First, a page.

PHARAMOND: Naturalis Historia (2018)
“This 2nd album of Pharamond meets our expectations with an EM as much well done than on Orbis Tertius and tied to a high level of creativity”
1 Luminescence 18:00 2 Conference of the Birds 8:45 3 Faune 4:04 4 Biophores 17:38 5 Sequoia 11:15 SynGate CD-R SM02
(CD-r/DDL 59:44) (VF) (Berlin School)
One was expecting, in fact we hoped for, a new album from Pharamond for a long time. One of the rare newcomers to propose a unique style, Sylvain Mazars had surprised the planet EM in 2014 with an amazing album, Orbis Tertius, which had attracted the praise of critics and fans of the genre. Inspired by the multiple bends of Tangerine Dream in the 70's and the 80's, the French musician offered a very refined music with a clear penchant for a more progressive approach which even flirted with the psychedelic side of the golden years of electronic and / or progressive music. While respecting this imprint, NATURALIS HISTORIA takes a more daring turn with a vision that makes the right part between the ambient rhythms and the soundscapes that are at the greatness of another fascinating slice in the history of human kind.
Luminescence begins this audacious musical adventure of Pharamond with a structure of rhythm built on a series of riffs which change skins as the moods change the scenery. Voices, I heard Latin (?!), and murmurs clash in a place shrouded by a strange halo woven of words and of electronic elements. A large sonic lighthouse emerges and makes twirl its beam of sounds and moods, casting an apocalyptic vision on where a series of riffs from an acoustic guitar clings onto it. Energetic, this series forges a kind of lively ballad which dominates the ambiances stigmatized by flute songs, sonic graffitis and synth pads tempted to carve a slow staccato. The song from the synth is very Tangerine Dream, period 77-80. And the layers of chthonic voices, as well as these banks of nebulous mist, add even more the influences of the Dream in the equation of NATURALIS HISTORIA. The rhythm slowly migrates towards a structure of sequences of which the vivid oscillations freeze a more stationary structure. The scenery remains flamboyant with arias which twirl around this static approach and these murmurs of Mellotron which always inject this scent of mysticism to EM. A fourth change occurs at the same time as the sequences radiate of sound distortions at around the 11th minute. Standing out from its static membrane, Luminescence clings to a more fluid, but not more animated, movement with keys weakened by the sound radiations and which gradually melt into a structure breathing like a mad toad. We are in the last minutes of a title in motion and which gives an excellent idea of the next 40 minutes to come, while the ethereal finale is nourished by a timid Mellotron and a pensive piano. Conference of the Birds begins slowly. Songs from enchanted flute and tinklings of little bells fill a woodland where drip a tranquil water. A bit like a thick duvet which is removed from the bed, the synth pads and their caresses of violins awaken an avian fauna. This heavenly setting floats gently until meeting a line of sequences which makes its keys leap like only Chris Franke knew how to do it at the time. The tones are limpid, and the cabrioles are agile in this kind of ascending circular beat. Another more orchestral movement starts zigzagging by drawing a structure that reminds me of Edgar Froese in Stuntman, bringing this almost symphonic road to a kind of quiet refuge for this fascinating conference for birds.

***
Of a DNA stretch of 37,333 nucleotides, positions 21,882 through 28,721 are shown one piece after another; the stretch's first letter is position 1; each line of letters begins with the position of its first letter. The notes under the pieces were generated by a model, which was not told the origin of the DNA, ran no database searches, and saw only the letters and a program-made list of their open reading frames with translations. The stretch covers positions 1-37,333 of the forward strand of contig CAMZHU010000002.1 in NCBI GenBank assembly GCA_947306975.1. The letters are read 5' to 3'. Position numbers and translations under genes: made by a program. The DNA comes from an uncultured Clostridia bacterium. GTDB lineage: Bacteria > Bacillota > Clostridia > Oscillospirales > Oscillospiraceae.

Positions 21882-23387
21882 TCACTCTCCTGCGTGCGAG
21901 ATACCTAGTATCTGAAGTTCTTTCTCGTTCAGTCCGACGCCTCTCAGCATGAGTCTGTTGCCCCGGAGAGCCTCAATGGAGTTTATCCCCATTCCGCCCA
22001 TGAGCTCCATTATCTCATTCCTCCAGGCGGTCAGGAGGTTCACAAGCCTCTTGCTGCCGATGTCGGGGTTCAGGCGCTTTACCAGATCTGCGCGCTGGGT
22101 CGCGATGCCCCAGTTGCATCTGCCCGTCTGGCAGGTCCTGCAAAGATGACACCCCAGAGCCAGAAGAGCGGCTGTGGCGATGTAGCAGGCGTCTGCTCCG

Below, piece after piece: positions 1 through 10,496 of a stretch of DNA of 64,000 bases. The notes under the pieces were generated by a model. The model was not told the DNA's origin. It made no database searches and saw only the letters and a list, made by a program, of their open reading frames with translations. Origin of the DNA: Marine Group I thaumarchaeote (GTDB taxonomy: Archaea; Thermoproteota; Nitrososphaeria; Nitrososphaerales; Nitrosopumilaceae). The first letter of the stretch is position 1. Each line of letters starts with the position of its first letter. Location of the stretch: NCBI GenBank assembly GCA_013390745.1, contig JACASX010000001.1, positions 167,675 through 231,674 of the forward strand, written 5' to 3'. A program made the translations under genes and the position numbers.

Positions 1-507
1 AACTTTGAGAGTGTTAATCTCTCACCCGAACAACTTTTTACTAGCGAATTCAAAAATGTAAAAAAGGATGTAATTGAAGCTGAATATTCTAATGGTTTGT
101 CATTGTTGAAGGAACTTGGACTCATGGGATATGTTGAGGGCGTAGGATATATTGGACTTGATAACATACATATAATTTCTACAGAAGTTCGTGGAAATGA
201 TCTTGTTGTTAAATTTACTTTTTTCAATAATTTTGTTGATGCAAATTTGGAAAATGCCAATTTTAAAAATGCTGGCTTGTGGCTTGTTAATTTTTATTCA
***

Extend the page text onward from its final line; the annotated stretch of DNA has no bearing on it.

Faune is a good electronic rock in a structure more striking at the sound level than of the rhythm which is a mid-tempo with its crossing between the ample oscillations of the sequencer and sober electronic percussions. This is a good title probably inspired by the Exit period of Tangerine Dream if we rely on the many sound pastiches which burst and sparkle from everywhere. Short and succulent! A bit like Luminescence, Biophores is another jewel with an evolutionary structure filled with effects of ambiances and permutations in its rhythmic horizons. Its first 5 minutes offer an approach of ambient rhythm with a meshing of bass sequences which leap silently in very sharp harmonies of a synth in mode Edgar Froese. Moreover, the large oscillating loops cooing like in an opera of Martenot waves have the sides a little less polished than in Conference of the Birds. The layers of mists and electronic noises add to this decor which takes a more theatrical turn a la Let the Night Last Forever of Walter Christian Rothe. A torrential rain of glass sequences falls on these ambiences a little before the 8th minute, sculpting a very Peter Baumann approach which goes straight into the perfumes of Logos. After these 18 very exploratory minutes, Sequoia ends this 2nd opus of Pharamond on a more ambient note where organic noises purr with synth pads more discreet than those advancing like a carpet of white fog over a forest which bursts of its visceral secrets.
Pharamond could not has a better answer than this NATURALIS HISTORIA in front of the general questioning following the reception of Orbis Tertius. Was it a twist of fate? A straw fire? The answer is no! This 2nd album of Pharamond meets our expectations, somewhat forgotten in these 4 years of silence I must said, with an EM as much well done and tied to a high level of creativity. This is great EM and an excellent album which transcends the usual genre while being rather accessible in its metamorphoses.
Sylvain Lupari (June 30th, 2018) *****
Available at SynGate Bandcamp